PLASMID DNA: DNA plasmid samples must be clean and of high quality. We recommend using a purification kit that is suitable for capillary sequencing. The DNA concentration should be determined accurately. Alkaline lysis mini-prep methods should include an RNase digestion followed by phenol extraction and iso-propanol precipitation to receive optimal sequencing results.
LARGE DNA: For large DNA templates such as BACs (bacterial artificial chromosomes), bacteriophages, cosmids and fosmids, successful sequencing requires that the DNA be free of any contaminants (see Contaminants) since a large amount of DNA must be used. We suggest using standard alkaline lysis, followed by RNase treatment, phenol:chloroform extraction, iso-propanol precipitation, and ethanol wash in order to isolate high-quality DNA.
DNA Sample concentration
For the best results please provide DNA at concentration: 1ng/µl for every 100 bases of a template.
Following DNA concentrations are suggested:
|PCR product||100 - 200 bp||1-3 ng/µl|
|200-500 bp||2-6 ng/µl|
|500-1000 bp||5-10 ng/µl|
|1000-2000 bp||10-20 ng/µl|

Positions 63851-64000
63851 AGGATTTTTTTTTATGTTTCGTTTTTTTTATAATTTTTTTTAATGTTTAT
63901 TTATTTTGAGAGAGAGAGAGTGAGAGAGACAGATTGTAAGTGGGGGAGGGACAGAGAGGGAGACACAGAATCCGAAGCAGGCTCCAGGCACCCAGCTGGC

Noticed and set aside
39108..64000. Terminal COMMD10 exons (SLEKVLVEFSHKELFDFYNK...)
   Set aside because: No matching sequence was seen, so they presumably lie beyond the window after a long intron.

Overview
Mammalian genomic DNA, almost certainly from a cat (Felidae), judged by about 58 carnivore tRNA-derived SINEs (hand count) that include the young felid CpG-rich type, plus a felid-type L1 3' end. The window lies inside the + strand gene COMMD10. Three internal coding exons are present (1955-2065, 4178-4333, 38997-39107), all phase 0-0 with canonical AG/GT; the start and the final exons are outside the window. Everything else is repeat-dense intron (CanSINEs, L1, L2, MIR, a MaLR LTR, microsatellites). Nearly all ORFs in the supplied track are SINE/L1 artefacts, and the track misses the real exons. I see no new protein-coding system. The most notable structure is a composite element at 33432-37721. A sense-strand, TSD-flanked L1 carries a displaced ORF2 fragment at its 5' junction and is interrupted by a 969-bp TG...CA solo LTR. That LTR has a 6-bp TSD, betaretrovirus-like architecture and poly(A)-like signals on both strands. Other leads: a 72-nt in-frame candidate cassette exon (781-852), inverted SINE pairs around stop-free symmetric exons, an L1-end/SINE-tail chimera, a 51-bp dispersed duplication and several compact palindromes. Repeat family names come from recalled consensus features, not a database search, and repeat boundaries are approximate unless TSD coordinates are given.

|>2000 bp||20-100 ng/µl|
|Plasmid DNA||up to 10 kb||100 ng/µl|
|Large ds-DNA||10 kb-40 kb||200-500 ng/µl|
|Bacterial Genomic DNA||up to 10 Mb||2000-3000 ng/µl*|
*These reactions are more expensive (see Prices), and usually yield 100 to 300 bases of sequence.
Turnaround time is usually 48 hours (Weekdays only) from the time samples arrive at the laboratory.
(free of charge for sequencing reaction)
|Name||Sequence (5' - 3')||Size|
|M13 F||gta aaa cga cgg cca gt||17|
|M13 F(-40)||gtt ttc cca gtc acg ac||17|
|M13 Rev||cag gaa aca gct atg ac||17|
|M13 Rev-48||agc gga taa caa ttt cac aca gga||24|
|Sp 6||gat tta ggt gac act ata g||19|
|T7||taa tac gac tca cta tag gg||20|
|T7 term||gct agt tat tgc tca gcg g||19|
|T3||att aac cct cac taa agg ga||20|
|BGH||tag aag gca cag tcg agg||18|
|pBr322 (BamHI)||atg cgt ccg gcg tag a||16|
|pGEX 5'||ggg ctg gca agc cac gtt tgg tg||23|
|pGEX 3'||ccg gga gct gca tgt gtc aga gg||23|
|SK||tct aga act agt gga tc||17|
|KS||cga ggt cga cgg tat cg||17|
|-96gIII||ccc tca tag tta gcg taa cg||20|